I purchased the small pan for my husband. He cooks up scrambled eggs every morning as part of his breakfast ritual. The stirring he does for those eggs every single morning was too much for every other pan I have purchased. This pan appears to be the one. Very well built with a great surface and instructions on how to keep it in great condition. First cooking experience was perfect only time will tell how it will hold up, but I am very pleased.
The above quote is from a review by a lady in South Carolina, USA, of the 20cm Lotus Rock frying pan. She had purchased it from the website of a well-known and highly respected kitchenware company which sells high-end items, including the Lotus Rock frying pan with the Zurich handle.
As can be seen from the quote the lady was quite clear that other fry pans she and her husband had purchased before could not match the quality of the Lotus Rock fry pan. She was specific about the reason: Lotus Rock frying pans were superior because of their ability to cook scrambled eggs well, and to do this on a daily basis over a long period.
But why did other non-stick pans have difficulty cooking scrambled eggs? And why did this particular couple from South Carolina, who quite evidently have a lot of experience in cooking scrambled eggs, come to the conclusion that a Lotus Rock fry pan is ‘the one’?
In order to answer both questions it is relevant first to understand the science behind cooking eggs. Eggs are primarily made of protein molecules, and these are made up of many strands. Before an egg is cooked these strands are bound up very tightly, just like a bundle of angel hair pasta.
However, when the egg is cooked these protein strands begin to unwind, and although when they bump into each other again they do stick, they do so much less tightly. So while heat is being applied to the pan, the strands of the egg form another structure, with an appearance much like a spider-web. This web is dense enough to prevent light from passing through, which is why cooked eggs whites are white in color. The web also traps moisture, which is why eggs cooked to just this point are moist and tender.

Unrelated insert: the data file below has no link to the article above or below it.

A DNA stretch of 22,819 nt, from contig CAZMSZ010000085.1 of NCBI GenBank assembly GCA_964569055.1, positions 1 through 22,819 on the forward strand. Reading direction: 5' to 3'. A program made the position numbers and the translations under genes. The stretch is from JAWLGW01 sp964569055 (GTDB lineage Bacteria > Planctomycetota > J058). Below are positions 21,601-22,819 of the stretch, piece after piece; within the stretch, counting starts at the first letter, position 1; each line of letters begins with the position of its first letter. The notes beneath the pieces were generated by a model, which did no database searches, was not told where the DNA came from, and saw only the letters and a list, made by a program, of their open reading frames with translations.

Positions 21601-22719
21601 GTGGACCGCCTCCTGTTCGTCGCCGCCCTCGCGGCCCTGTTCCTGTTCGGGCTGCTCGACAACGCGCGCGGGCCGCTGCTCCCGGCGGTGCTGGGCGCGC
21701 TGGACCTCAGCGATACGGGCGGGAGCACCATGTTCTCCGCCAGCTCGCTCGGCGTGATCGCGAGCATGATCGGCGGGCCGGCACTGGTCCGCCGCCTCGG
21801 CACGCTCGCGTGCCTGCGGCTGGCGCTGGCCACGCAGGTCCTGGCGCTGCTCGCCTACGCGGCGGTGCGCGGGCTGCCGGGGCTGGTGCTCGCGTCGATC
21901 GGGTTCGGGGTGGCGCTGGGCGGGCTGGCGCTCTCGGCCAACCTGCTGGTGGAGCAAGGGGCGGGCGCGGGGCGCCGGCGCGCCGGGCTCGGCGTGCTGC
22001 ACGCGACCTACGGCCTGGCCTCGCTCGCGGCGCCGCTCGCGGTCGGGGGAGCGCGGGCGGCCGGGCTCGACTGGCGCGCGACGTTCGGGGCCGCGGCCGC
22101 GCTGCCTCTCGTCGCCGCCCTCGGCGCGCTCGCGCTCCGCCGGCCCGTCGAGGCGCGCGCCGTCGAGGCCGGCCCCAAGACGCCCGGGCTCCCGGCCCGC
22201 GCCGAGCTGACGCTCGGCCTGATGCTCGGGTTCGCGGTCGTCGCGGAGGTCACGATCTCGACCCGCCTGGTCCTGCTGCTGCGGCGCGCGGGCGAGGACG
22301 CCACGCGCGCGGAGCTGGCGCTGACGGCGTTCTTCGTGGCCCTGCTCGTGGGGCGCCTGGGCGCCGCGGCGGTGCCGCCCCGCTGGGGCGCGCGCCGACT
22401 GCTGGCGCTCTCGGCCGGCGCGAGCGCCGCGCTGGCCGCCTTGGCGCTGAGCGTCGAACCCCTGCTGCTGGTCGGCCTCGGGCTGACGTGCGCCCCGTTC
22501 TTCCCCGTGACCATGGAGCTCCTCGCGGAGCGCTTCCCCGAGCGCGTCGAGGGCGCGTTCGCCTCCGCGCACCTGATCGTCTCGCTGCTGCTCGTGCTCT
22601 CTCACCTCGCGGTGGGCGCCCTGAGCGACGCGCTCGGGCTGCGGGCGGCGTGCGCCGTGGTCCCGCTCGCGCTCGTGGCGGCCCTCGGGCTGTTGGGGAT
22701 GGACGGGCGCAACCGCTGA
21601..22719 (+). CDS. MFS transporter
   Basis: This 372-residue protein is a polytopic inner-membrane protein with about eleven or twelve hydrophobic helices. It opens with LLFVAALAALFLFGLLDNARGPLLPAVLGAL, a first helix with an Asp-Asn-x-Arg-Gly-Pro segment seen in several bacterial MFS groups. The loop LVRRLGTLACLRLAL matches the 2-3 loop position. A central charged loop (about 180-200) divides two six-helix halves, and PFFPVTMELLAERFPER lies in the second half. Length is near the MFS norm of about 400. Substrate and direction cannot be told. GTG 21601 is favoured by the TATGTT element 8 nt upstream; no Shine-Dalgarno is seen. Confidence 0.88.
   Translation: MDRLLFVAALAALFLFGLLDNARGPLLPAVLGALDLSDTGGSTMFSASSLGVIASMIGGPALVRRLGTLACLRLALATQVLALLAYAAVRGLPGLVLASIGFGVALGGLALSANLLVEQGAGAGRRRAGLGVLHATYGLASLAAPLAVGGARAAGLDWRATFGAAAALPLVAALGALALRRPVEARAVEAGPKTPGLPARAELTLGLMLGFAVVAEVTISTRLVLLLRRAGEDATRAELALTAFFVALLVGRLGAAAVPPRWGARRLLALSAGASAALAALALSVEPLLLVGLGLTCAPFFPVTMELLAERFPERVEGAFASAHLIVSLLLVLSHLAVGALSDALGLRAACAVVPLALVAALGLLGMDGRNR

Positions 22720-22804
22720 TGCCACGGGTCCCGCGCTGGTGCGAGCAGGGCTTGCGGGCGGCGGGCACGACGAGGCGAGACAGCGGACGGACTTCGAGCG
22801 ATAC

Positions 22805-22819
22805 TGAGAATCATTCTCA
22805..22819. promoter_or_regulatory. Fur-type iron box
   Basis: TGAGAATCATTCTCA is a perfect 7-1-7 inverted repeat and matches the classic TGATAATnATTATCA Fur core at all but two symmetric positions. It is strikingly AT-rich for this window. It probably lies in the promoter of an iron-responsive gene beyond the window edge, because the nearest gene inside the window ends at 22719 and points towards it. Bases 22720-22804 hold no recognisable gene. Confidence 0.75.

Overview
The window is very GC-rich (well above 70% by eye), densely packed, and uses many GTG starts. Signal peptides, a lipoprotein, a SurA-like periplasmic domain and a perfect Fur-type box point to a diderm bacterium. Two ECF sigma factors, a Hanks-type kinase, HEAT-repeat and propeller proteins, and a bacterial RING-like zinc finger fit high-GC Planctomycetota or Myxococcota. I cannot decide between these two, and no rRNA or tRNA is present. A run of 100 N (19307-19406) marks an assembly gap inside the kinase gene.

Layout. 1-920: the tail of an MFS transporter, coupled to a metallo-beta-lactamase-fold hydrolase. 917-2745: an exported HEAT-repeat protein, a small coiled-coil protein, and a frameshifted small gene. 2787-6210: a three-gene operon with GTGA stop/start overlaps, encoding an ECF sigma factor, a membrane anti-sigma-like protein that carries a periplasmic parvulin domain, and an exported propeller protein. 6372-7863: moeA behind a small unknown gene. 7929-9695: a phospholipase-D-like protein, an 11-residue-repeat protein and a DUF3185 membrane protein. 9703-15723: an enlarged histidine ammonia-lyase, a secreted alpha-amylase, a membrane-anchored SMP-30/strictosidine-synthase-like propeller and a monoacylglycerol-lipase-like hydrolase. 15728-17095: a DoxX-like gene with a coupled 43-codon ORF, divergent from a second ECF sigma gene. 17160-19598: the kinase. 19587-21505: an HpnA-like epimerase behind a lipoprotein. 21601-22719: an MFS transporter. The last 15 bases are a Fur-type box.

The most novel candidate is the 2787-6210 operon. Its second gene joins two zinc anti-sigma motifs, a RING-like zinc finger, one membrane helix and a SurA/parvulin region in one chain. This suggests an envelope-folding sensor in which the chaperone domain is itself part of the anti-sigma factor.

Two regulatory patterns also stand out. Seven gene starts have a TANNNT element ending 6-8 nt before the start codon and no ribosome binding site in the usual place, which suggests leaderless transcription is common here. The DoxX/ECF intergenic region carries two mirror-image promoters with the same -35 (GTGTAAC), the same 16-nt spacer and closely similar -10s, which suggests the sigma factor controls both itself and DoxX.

However, if you keep cooking the eggs too long, the protein strands once again become unstuck from each other, the web dissolves, and all the moisture flows out. Therefore, in order to cook delicious tasting scrambled eggs, the eggs must be cooked just long enough to make them tender and solid, but not so long that they lose their moisture and become tough.
Lotus Rock Fried Egg Test
Earlier this year a fried egg test was conducted to compare a Lotus Rock frying pan and an aluminum PTFE frying pan. The test showed that the Lotus Rock frying pan, made from carbon steel, cooked the egg much faster than the aluminium pan. Cooking with the Lotus Rock fry pan not only saved time and energy, but also meant the egg’s protein strands were able to transform from an angel hair pasta-like bundle into a spider web-like structure much more quickly, making it crispier and more succulent to eat than the aluminum pan fried egg. By the time the aluminum pan egg had been fried it had passed the optimum time period during which the protein strands were most like a spider web (i.e moist & tender). The extra cooking time and the subsequent resulting moisture loss gave this egg a more rubbery texture, less appetizing to consume, than the Lotus Rock fried egg,.
A Lotus Rock pan might cook scrambled eggs much faster than an aluminum pan, but doesn’t that mean it might heat the eggs too quickly and cause them to burn?
It is true that when eggs are heated too quickly or with too hot a flame, the proteins in the eggs bond together too extensively and form clumps, curdling the mixture. However, all Lotus Rock pans are produced with a thick carbon steel gauge, 2.0mm, which means that as long as a low-medium heat setting is used, the fast heating effect will be dispersed, but also retained within the pan, creating an excellent all-round heating effect for delicious scrambled eggs.
But since eggs have a high protein content, won’t they easily stick to the Lotus Rock pan?
One of the significant innovative features of Lotus Rock is that it has a natural non-stick release, with no PTFE or other non-stick chemical on the pan. As long as the consumer adds cooking oil before each use, which will permeate the silicon-oxide crystal coating, the eggs will fry quickly but without sticking to the pan.
If the silicon-oxide crystal coating is permeable to cooking oil, won’t the egg mixture get inside the coating and make the pan difficult to clean?
No, because although the nano-silica coating is lipophilic (fat-loving), it is also hydrophobic (water-hating). This extremely innovative, high quality coating means that the pan is less hassle for a consumer, as it can be cleaned easily after each use. The reduced amount of scrubbing also increases the pan’s durability.